Respiration: Transport Of Oxygen and Carbon Dioxide

What is Respiration?

Respiration is the process through which living organisms take in oxygen and give out carbon dioxide to release energy. So, naturally, respiration is a major and vital process of gas exchange. The transport of gases during respiration, both oxygen and carbon dioxide are carried out by the blood cells.

Transport of Oxygen and Carbon dioxide during Respiration

Transport of Oxygen during Respiration

During respiration, about 97% of oxygen is transported by Red Blood Cells in the blood and the remaining 3% gets dissolved in the plasma. Haemoglobin is a pigment present in the RBCs that gives blood its red colour. Oxygen binds with haemoglobin to form oxyhaemoglobin, which depends on the partial pressures of oxygen, carbon dioxide, H+ concentration and the temperature. One haemoglobin molecule can carry up to 4 molecules of oxygen. The partial pressure of oxygen, H+ concentration and low temperature are the ideal conditions for the formation of oxyhaemoglobin. These conditions are met in the alveoli. But in the tissues, opposite conditions exist and so oxygen is dissociated from the oxyhaemoglobin. Every 100mL of blood that gets oxygenated in the lung surface can deliver 5 mL of oxygen to the tissues on an average.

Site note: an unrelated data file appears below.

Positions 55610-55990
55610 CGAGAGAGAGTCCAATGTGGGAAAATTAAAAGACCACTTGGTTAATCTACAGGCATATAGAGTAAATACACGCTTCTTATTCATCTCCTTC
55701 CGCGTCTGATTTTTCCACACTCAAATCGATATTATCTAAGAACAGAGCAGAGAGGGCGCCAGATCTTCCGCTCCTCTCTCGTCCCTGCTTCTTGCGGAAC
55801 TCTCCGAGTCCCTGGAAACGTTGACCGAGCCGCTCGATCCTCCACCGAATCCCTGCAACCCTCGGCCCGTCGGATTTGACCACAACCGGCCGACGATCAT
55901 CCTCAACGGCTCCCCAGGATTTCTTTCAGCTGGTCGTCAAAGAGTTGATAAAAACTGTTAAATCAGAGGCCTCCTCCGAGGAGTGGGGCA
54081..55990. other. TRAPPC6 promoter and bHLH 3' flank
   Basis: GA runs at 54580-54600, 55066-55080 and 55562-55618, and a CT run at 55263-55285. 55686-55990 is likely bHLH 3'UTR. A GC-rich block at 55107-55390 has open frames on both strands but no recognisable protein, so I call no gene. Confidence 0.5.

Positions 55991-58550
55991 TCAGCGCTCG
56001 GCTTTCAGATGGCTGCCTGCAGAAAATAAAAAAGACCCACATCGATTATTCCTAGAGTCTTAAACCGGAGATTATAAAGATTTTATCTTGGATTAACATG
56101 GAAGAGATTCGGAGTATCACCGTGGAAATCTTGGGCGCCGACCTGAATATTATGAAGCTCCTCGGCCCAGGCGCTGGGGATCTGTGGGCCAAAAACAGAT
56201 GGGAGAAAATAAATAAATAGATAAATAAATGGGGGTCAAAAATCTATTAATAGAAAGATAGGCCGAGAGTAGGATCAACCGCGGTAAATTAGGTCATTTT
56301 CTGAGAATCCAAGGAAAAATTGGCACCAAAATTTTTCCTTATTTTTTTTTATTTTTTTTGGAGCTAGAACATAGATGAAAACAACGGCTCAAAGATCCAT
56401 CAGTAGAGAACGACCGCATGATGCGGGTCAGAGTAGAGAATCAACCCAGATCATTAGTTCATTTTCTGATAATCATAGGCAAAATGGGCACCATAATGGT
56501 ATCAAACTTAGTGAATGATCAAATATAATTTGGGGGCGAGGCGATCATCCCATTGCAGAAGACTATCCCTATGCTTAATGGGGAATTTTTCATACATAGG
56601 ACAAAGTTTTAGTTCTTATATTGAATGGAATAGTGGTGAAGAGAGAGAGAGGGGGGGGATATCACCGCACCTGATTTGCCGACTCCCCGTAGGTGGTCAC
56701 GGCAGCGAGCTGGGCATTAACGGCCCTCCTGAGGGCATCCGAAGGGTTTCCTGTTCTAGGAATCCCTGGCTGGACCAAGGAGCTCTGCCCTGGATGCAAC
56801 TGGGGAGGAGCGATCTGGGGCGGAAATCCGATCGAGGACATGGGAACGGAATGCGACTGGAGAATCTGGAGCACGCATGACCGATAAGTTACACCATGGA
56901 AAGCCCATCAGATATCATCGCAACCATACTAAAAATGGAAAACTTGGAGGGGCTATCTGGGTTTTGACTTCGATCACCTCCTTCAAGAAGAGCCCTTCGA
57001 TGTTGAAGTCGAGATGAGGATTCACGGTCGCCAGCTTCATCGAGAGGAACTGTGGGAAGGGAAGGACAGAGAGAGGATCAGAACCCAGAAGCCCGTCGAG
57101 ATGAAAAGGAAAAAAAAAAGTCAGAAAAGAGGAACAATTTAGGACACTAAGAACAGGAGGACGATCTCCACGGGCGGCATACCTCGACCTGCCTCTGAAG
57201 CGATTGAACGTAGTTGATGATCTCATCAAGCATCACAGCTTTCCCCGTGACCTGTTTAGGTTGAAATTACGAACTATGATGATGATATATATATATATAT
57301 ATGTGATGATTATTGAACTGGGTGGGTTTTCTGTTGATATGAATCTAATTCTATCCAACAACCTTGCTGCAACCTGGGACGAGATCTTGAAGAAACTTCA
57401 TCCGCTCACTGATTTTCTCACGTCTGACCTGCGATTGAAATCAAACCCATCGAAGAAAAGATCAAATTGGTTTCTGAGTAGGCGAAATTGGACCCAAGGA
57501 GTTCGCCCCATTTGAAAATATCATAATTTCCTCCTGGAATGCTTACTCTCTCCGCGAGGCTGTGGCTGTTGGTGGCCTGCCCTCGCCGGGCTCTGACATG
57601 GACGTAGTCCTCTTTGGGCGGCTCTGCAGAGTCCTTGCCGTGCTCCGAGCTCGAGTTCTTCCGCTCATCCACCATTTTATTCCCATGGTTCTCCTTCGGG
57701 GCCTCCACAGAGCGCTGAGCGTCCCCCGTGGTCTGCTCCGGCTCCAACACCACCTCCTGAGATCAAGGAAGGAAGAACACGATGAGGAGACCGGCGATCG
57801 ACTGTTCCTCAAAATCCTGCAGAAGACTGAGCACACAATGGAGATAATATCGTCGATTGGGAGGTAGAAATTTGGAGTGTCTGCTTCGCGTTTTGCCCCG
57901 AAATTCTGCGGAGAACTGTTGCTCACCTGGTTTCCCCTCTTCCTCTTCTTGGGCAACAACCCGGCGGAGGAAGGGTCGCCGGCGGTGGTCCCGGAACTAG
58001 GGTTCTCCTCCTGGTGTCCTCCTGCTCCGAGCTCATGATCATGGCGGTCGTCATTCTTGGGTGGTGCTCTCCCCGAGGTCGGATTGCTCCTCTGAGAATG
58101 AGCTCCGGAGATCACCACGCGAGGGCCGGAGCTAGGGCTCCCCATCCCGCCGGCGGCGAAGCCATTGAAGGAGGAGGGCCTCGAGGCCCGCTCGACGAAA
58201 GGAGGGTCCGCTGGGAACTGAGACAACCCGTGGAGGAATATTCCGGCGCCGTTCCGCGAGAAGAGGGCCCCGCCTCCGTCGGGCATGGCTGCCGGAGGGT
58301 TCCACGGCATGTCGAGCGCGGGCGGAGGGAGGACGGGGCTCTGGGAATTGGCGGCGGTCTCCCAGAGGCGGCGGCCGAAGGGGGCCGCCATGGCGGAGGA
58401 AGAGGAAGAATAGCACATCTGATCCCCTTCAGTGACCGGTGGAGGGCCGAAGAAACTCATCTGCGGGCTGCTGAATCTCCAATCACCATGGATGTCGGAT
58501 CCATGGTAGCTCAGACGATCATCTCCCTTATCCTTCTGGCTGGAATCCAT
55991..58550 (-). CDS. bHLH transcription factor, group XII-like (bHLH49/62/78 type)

Transport of Carbon Dioxide during Respiration

Around 20-25% of carbon dioxide is carried by haemoglobin as carbamino-haemoglobin. 7% is in a dissolved state in the plasma and the remaining is carried as bicarbonate. Again, the binding of carbon dioxide with haemoglobin is related to the partial pressure of carbon dioxide, and the partial pressure of oxygen. As mentioned earlier, the partial pressure of carbon dioxide is high in the tissues and this is where more binding of carbon dioxide occurs. In the alveoli where the partial pressure of oxygen is high, carbon dioxide gets dissociated from carbamino-haemoglobin. The enzyme carbonic anhydrase present in a high concentration in RBCs, and in small quantities in the plasma, facilitates this reaction in both the directions. So, the bicarbonate formed at the tissues releases carbon dioxide at the alveoli. Every 100 mL of deoxygenated blood can deliver 4 mL of carbon dioxide to the alveoli.

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